A new breed of MICECategory: Country report
Issues: May 2012
Singapore is placing a greater emphasis on developing its MICE industry, but a deficit of young talents might thwart its plans, writes Linda Haden
Marina Bay Sands
STB will spend S$905 million to foster growth in Singaporeâ€™s
MICE and tourism sectors
In an address at the annual MICE Tourism Industry Conference (TIC) held at Max Atria on February 23, Singapore Tourism Board (STB) announced that MICE is poised to play an even greater role in Singaporeâ€™s latest drive to become a world-class, quality tourism destination.
Statistics drawn from STB reported sizeable growth in the MICE sector last year. Some 2,130 MICE events were held in the country in 2011, a 46 per cent increase from 2010.
Together, these events generated S$550 million (US$425 million) in receipts, a 10 per cent rise on the previous year.
Surprisingly, despite Singaporeâ€™s status as a business events hub, MICE generated just 2.2 per cent of total tourism revenues in 2011, and hence, there is a lot of potential for growth.
The Singapore Association of Convention and Exhibition Organisers and Suppliersâ€™s (SACEOS) executive director, Elizabeth Chin, said that STBâ€™s decision to focus on developing the MICE sector was timely.
â€śCurrently, the MICE industryâ€™s profile is not as prominent as other segments in the tourism sector. Hopefully, more awareness about Singaporeâ€™s MICE capabilities will be generated with this thrust. This has become particularly crucial since regional MICE bodies like Malaysia and Thailand are stepping up their game,â€ť she said.
As part of its new five-year strategy, STB will partner with industry players in and out of the MICE and tourism sectors to co-create and anchor signature content to draw more visitors.
When queried if STB had any specific tactics in mind to enhance the MICE industry, Neeta Lachmandas-Sakellariou, STBâ€™s assistant chief executive, did not reveal any details, but she said that the bureau was still in the midst of gathering feedback from the trade.
In a statement issued by STB prior to the TIC, Jeannie Lim, executive director, exhibitions & conferences and conventions & meetings, said: â€śSingapore constantly improves existing infrastructure to meet the needs of the MICE industry to ensure facilities remain relevant and competitive.â€ť
She added that Singaporeâ€™s MICE sector will continue to thrive because of Asiaâ€™s relatively robust economic growth.
Reports in the national press reveal that the Singapore government intends to introduce the Tourism Events Development Scheme, with the aim of organising and attracting top-class lifestyle, corporate and leisure events. This will run alongside the Tourism Product Development Scheme, which encourages the industry to co-create tourism products with STB.
In addition to the upcoming improvements in Singaporeâ€™s tourism and MICE infrastructure, the NTO is striving to upgrade its human resource capabilities.
The government has allocated S$905 million to STB for tourism developments until 2017. A third of this amount will be used to assist industry stakeholders to build manpower competencies through education and skills-upgrading initiatives, particularly in key areas such as conference management.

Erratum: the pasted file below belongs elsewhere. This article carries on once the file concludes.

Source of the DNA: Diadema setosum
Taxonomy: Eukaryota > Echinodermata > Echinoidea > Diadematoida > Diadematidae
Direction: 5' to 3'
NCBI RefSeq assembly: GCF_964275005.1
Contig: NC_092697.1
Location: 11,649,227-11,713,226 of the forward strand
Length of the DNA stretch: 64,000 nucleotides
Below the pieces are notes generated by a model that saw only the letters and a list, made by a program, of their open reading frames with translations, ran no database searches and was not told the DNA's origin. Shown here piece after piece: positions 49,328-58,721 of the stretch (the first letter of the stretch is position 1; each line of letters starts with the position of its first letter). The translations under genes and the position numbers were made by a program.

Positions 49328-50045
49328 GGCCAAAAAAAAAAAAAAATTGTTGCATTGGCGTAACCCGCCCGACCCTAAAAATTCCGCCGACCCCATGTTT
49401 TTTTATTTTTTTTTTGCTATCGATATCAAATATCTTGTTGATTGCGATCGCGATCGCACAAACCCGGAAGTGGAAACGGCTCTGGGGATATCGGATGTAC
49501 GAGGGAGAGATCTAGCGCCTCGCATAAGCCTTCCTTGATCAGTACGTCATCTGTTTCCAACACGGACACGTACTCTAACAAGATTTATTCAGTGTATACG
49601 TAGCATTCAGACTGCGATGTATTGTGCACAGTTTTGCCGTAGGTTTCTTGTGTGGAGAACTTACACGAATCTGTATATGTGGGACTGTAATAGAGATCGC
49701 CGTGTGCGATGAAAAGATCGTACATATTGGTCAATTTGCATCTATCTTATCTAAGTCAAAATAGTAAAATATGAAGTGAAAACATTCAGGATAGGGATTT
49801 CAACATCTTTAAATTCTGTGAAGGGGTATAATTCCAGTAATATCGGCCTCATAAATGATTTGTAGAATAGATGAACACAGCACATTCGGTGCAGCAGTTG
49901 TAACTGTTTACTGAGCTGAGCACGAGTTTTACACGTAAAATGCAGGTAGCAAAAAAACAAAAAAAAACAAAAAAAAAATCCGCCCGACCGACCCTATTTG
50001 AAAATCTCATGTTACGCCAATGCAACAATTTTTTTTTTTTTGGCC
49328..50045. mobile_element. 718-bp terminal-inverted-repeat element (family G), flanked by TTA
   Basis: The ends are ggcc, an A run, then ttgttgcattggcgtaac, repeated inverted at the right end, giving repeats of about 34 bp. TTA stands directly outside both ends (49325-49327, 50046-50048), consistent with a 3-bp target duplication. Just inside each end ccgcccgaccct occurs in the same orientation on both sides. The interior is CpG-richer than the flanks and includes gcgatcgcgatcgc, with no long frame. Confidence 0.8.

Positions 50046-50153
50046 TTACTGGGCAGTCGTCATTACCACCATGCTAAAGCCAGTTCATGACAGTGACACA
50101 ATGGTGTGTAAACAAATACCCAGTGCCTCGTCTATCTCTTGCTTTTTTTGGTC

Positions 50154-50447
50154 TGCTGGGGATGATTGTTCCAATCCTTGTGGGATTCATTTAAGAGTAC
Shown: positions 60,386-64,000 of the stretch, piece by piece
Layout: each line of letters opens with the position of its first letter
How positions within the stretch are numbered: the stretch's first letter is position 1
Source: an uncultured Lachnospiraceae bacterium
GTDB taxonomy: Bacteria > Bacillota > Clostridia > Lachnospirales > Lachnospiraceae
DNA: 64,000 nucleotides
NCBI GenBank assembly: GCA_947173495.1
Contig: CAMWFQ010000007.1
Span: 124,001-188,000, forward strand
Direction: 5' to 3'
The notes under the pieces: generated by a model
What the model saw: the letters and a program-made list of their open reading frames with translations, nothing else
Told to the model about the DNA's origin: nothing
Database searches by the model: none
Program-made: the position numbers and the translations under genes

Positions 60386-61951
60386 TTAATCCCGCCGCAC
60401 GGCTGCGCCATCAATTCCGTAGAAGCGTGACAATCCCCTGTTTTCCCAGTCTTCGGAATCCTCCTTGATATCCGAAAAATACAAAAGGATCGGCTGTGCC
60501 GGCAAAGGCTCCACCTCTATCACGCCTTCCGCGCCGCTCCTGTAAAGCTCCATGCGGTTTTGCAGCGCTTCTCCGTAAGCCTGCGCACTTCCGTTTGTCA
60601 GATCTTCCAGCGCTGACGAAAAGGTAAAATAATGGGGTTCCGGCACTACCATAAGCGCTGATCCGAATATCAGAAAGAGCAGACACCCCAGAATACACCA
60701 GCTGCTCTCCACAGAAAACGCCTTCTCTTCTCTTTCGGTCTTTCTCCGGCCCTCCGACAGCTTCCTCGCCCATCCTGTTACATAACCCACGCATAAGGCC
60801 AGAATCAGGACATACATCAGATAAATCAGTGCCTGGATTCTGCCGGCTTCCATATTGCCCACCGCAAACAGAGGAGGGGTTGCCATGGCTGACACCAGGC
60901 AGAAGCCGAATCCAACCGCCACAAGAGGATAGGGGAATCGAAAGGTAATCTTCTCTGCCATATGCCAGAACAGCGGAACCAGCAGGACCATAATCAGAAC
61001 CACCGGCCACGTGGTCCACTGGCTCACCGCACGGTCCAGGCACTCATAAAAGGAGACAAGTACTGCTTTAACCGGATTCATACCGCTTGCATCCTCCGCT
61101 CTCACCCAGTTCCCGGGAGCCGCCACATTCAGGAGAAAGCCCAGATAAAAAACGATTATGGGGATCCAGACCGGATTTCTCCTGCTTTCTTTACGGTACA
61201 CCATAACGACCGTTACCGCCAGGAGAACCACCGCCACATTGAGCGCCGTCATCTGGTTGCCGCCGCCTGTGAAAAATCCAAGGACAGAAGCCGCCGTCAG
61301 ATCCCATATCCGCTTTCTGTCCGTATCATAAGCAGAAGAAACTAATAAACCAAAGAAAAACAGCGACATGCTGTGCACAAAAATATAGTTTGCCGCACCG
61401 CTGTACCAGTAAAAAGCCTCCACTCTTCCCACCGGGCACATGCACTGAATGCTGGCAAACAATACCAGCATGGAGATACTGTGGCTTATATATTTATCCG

Although industry members applaud STBâ€™s renewed bid to bolster Singaporeâ€™s MICE infrastructure and manpower capabilities, many acknowledged that much more effort was required to improve recruitment and retention levels.
East West Executive Travellerâ€™s CEO, Janet Tan-Collis, who is also the vice president of SACEOS, believes that there is a huge gap between STBâ€™s vision and what the industry can provide owing to manpower limitations.
She said: â€śSTBâ€™s emphasis on quality means that the industry can expect more discerning travellers with higher expectations in the near future. Thus, it will become more pressing to find and train professionals, but thereâ€™s a huge deficitâ€ť
â€śIn the meantime, (tourism-related) companies want to train existing employees and to develop their capabilities, but employers cannot spare their employees the time because of the manpower drought â€“ it is a catch 22 situation.â€ť
World Expressâ€™s managing director Darren Tan stated that due to the fluid nature of the MICE business, it was difficult for a single course to meet all the training requirements of both MICE professionals and new entrants. â€śNothing beats on-the-ground experience to instil knowledge and creativity,â€ť he said.
Tan-Collis stated that few tourism and hotel management graduates end up in the travel trade, and even fewer venture into MICE. â€śSome 90 per cent (of graduates) eventually leave for more lucrative sectors such as banking or finance,â€ť she said.
â€śSadly, there is an entrenched perception that tourism and MICE firms do not pay well, which is a shame as weâ€™ve observed that some of these youths are exceptionally talented.â€ť
Developing MICE appeal
To attract raw talent, and to combat misconceptions about the MICE industry, Singapore Association of Convention and Exhibition Organisers and Suppliers (SACEOS) is developing an educational platform aimed at young adults.
Seminars, surveys and talks are on the cards to help SACEOS and its members reach out to university and polytechnic students.
â€śWe hope that we can attract young champions to the MICE industry through these dialogues while supporting young talents already working in the MICE trade, encouraging them to become beacons for the industry. We are working hard to bring enthusiasm and passion back into Singaporeâ€™s MICE sector,â€ť said Janet Tan-Collis, vice president of SACEOS. She added that STB has been highly supportive of the associationâ€™s efforts. â€śIt is so important to be able to attract talents with the right aptitude into the MICE sector because after being trained, firms will not just have the right software, but the right heartware as well.â€ť